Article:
How to Make Biscuits, Biscuit Mixing Method
Learn how to make homemade biscuits that are fluffy, flaky, and tender using The Biscuit Mixing Method. These homemade biscuits can be made with butter, lard, or shortening.
What is the Biscuit Mixing Method?
The biscuit mixing method is the technique used to make biscuits that are fluffy and flaky. The purpose of the method is to reduce gluten development which keeps the biscuits light and tender while also working to create layers in the dough to create flakiness.
Baked Goods Made Using the Biscuit Mixing Method
Even though this method identifies biscuits in its title, it is also used for making other flaky quick breads like scones. The baked goods that utilize the biscuit mixing method are:
- Classic American style biscuits (butter biscuits and lard biscuits)
- Drop Biscuits
- Soda Breads
The Biscuit Mixing Method Process
To review this method we are going to make my homemade buttermilk biscuits. But the principles of executing this method for other things, like scones, are the same.
This recipe can be made with any solid fat like butter, lard, or shortening. I prefer to use butter if I will be eating them with things like jam or honey. And I love lard or shortening if they will go with sausage gravy for biscuits and gravy.
How to Make Homemade Biscuits
The two keys to success in making the best biscuits are handling the dough as little as possible as well as using very cold solid fat (butter, shortening, or lard) and cold liquid. When the biscuits hit the oven, the cold liquid will start to evaporate creating steam which will help our biscuits get very tall.
Step 1: WHISK TOGETHER DRY INGREDIENTS
To start the biscuits put all of your ingredients in a large bowl and whisk them together. This biscuit recipe uses two chemical leavenors: baking soda and baking powder. These are really going to help the biscuits to rise up in the oven along with the steam.
STEP 2: CUT IN YOUR FAT
The next step in The Biscuit Mixing Method is to “cut in” the fat into the dry ingredients. This process serves two purposes. The first is to coat the flour in fat helping to reduce gluten development. The second is to distribute little pieces of solid fat throughout the dough which will melt in the oven creating little pockets of flakiness.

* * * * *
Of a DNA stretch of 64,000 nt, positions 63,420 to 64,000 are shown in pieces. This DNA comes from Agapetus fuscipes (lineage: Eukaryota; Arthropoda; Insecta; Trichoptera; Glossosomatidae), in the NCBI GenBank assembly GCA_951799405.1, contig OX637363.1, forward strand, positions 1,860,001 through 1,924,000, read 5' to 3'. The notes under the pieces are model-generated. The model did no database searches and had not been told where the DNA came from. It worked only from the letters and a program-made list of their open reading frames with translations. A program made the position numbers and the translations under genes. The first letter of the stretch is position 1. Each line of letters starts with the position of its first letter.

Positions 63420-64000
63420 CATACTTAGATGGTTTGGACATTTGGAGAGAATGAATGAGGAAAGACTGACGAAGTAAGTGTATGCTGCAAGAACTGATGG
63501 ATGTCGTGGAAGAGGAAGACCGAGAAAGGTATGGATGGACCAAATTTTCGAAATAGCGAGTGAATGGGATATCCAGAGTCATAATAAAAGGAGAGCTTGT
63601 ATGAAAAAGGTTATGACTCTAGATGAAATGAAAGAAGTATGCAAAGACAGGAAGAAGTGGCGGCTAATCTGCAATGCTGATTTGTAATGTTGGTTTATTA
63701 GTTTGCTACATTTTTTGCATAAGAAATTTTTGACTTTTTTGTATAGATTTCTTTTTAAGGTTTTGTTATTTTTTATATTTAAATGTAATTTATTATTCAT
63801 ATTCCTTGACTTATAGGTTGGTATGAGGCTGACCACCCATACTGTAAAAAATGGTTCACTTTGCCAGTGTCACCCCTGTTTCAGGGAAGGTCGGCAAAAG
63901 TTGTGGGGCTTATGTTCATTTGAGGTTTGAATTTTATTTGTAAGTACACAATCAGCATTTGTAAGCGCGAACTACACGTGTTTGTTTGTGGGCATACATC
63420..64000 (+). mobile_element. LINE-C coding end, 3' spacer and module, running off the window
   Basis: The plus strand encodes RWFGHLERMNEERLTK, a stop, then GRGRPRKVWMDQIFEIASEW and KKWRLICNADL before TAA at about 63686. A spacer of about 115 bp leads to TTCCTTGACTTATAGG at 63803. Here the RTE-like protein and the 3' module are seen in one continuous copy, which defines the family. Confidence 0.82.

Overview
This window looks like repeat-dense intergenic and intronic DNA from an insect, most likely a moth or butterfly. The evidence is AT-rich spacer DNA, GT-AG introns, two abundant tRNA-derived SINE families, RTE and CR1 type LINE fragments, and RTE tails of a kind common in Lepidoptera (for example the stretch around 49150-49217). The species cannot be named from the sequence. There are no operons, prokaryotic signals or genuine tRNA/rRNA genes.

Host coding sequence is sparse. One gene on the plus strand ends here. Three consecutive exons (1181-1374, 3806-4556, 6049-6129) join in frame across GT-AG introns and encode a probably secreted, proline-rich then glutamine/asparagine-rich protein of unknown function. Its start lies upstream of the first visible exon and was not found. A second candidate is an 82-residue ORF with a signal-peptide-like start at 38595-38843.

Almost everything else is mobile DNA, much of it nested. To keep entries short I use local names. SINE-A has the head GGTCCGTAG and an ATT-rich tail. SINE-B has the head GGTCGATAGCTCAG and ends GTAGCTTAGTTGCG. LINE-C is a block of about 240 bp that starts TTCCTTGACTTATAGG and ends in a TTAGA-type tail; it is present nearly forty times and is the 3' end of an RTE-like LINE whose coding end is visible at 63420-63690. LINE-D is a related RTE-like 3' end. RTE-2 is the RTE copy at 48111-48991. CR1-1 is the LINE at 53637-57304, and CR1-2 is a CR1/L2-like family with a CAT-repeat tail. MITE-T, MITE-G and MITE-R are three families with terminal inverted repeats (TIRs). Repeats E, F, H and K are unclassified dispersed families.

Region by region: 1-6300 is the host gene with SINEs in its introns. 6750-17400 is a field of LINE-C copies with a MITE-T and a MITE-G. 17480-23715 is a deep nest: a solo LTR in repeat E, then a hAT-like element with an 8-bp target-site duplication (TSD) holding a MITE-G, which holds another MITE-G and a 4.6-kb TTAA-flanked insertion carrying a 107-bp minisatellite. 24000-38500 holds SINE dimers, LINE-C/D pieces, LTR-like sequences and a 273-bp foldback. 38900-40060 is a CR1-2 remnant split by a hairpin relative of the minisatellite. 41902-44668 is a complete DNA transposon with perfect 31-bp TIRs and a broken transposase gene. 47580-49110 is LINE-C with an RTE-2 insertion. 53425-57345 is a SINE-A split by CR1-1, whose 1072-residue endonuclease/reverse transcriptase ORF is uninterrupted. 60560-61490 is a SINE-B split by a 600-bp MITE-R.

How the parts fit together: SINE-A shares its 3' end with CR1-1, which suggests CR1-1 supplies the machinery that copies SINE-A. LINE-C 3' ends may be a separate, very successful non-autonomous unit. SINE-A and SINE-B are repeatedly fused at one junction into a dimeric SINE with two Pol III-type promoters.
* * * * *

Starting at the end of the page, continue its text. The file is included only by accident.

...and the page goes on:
For these biscuits we are using very cold, real, unsalted butter cut into small pieces. Using a pastry cutter, or a fork if you don’t have a pastry cutter, “cut” the fat into the flour until it looks like coarse meal.
STEP 3: ADD YOUR WET INGREDIENTS
At this point, all of the wet ingredients are added into the flour butter mixture. And I want you to pay close attention here. Stir just until the dough is starting to come together. It will seem like there isn’t enough liquid at first and then it will become sticky and shaggy. Be very careful not to over-mix.
STEP 4: KNEAD AND ROLL/PAT OUT DOUGH
Dump the dough out onto a lightly floured work surface and use floured hands to gently press it together into one piece of dough. Press the biscuit dough out to about 1″ thick and then fold it over in half on itself. Give it a 90 degree turn and press it out and fold it again. Do this about 6 times.
This process of folding is going to create layers in the biscuit dough. This will translate into layers of flakiness once baked.
Be very gentle during this process. The more gentle you are the more tender your biscuits will be.
STEP 5: SHAPE DOUGH AND BAKE
I do not suggest using a rolling pin for making biscuits and scones. Your hands will work the dough less and it is very easy to shape the dough this way.
Pat the dough out to about 1″ thick and stamp out your biscuits. I use a cutter that is about 2 1/2″ in width and that will give you 7-8 biscuits. Gently press the scraps together to finish stamping them all out.
I like to bake my biscuits in a cake pan with high sides or a spring form pan baked close together. I believe the high sides of the pan and putting them close together helps them to climb against each other and bake up taller. You can be the judge of that. A sheet pan works as well!
Homemade Biscuits Tips and Tricks
There are a few things to keep in mind when using the biscuit mixing method:
- Be careful to mix as little as possible once the liquid hits the flour. This will reduce gluten formation keeping your baked goods tender.